Dad had been born in 1925, and joined the RCAF directly after high school. Had he been but one or two years older he would have undoubtedly flown with Bomber Command over the skies of Europe. This tremendous Bomber Command contribution to ending the Second World War brought forward the highest cost to be paid from aircrew and their families. Of 125,000 aircrew who flew over the skies of Europe, 57,205 (46 per cent) would not survive their tours, with a further 8,403 men wounded, and another 9,838 becoming prisoners of war. Over 10,000 Canadian aircrew would die while flying with Bomber Command. Dad, like so many of his generation, volunteered to fight in this most terrible war. Had he been older, he would have flown in some of the most dangerous night flying raids carried out by British, Canadian, and other Commonwealth aircrew.

He was lucky, perhaps, to have not left Canada. In some vestigial way, I also feel aware of my own good fortune that my future father survived this terrible war unscathed. In 1950, he was able to re-muster as a Cold War warrior and fly and train on Mustang fighters. His earlier dreams of becoming a fighter pilot would at last come to fruition.

Flying part-time with 442 Auxiliary City of Vancouver Squadron, he and his squadron mates would fly out of RCAF Sea Island Station, later known as Vancouver International Airport. Their training involved scenarios of intercepting and destroying potential Russian bombers carrying nuclear weapons towards West Coast cities. Our father passed away in 2017, but during his life he loved to fly, and his eyes often lit up when he spoke of very tight low-level formation flying across the Strait of Georgia, high-speed diving “beat-ups” of Abbotsford Airport, and flying mock dog fights against other squadron Mustangs, within the puffy clouds above.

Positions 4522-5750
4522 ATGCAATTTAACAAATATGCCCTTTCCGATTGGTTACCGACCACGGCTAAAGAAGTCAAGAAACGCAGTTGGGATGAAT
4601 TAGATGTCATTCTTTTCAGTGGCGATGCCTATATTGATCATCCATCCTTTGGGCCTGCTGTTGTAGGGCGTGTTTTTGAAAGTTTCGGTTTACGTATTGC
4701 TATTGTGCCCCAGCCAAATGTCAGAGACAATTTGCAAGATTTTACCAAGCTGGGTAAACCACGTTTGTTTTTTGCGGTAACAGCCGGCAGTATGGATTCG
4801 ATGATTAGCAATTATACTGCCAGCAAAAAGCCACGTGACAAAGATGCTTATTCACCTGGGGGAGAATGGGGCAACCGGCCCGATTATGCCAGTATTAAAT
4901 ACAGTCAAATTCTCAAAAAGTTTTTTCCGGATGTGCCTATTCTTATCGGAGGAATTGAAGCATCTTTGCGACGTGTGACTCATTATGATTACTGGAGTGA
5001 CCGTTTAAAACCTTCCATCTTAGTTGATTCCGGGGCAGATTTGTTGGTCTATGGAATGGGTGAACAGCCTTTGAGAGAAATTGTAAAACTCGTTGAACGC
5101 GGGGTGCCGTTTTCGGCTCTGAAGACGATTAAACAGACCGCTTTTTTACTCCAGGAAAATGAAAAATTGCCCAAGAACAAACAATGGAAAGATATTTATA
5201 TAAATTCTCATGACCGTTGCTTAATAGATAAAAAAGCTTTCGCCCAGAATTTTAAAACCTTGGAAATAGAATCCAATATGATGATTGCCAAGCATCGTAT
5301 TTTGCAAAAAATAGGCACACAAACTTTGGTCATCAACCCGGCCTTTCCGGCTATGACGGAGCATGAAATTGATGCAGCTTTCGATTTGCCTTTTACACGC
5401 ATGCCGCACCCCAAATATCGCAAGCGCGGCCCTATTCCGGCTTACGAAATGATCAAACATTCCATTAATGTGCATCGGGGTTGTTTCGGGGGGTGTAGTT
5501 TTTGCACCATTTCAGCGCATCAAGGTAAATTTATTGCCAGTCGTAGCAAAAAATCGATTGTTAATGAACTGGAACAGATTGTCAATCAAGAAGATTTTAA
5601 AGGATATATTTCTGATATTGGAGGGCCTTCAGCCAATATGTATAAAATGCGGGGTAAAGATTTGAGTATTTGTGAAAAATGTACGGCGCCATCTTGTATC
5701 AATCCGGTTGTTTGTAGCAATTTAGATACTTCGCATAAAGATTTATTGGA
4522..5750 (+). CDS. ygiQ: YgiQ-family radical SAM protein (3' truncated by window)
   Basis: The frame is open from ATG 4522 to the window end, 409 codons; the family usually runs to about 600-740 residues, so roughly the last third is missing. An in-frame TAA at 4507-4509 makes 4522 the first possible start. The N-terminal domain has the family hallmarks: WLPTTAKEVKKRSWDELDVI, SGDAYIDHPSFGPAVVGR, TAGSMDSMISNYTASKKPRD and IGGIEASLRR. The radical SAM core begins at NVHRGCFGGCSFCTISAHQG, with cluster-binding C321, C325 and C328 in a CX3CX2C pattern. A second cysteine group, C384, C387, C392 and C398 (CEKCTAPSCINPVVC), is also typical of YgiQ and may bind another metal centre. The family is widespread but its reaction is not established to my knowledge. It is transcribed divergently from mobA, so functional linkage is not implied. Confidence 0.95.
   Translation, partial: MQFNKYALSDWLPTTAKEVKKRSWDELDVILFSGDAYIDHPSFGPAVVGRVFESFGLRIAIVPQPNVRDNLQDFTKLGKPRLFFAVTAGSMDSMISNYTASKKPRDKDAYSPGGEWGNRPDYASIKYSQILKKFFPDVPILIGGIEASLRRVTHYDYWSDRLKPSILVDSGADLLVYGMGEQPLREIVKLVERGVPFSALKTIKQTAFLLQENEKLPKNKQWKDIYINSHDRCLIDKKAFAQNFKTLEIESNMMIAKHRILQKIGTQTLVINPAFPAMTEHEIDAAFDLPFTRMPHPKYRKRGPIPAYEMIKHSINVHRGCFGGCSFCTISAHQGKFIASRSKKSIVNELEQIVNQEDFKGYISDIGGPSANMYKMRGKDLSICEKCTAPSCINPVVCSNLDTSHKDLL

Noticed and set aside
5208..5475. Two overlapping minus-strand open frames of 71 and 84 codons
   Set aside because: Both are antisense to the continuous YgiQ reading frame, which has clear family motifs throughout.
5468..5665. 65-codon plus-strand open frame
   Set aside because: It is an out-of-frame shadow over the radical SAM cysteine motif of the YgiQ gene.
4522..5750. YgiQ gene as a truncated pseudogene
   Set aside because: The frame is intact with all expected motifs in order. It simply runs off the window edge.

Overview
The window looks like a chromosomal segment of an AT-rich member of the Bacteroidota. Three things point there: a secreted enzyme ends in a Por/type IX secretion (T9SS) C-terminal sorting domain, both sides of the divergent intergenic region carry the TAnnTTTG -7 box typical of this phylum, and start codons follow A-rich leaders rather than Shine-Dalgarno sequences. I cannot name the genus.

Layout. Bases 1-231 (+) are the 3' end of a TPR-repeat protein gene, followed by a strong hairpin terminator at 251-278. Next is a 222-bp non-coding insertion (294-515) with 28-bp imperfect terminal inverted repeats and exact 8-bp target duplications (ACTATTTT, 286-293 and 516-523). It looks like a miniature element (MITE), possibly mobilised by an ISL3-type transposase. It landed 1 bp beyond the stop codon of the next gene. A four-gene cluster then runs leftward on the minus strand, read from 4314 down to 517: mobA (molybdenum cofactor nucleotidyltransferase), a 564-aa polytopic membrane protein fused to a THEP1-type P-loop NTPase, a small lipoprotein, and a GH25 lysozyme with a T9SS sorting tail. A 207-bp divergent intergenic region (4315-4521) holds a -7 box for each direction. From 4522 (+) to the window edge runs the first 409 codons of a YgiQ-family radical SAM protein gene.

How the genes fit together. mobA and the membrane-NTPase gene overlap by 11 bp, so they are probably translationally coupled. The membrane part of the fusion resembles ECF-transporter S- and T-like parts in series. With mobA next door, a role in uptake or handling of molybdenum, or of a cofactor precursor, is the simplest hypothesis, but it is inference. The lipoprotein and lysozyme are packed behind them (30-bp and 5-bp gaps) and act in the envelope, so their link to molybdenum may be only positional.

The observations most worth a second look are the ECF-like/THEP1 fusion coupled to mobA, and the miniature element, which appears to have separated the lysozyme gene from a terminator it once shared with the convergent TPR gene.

Blue skies, dad. You followed your dreams, you stood tall, and asked not the cost, when the world was on fire.

This Nov. 11, please take two minutes or more to quietly reflect on those many hundreds of thousands of Canadians who, like dad, took up the call to end tyranny against free peoples around the world. Let us all remain vigilant and dedicated to work for peace, justice and righteousness for all Canadians, and for all people.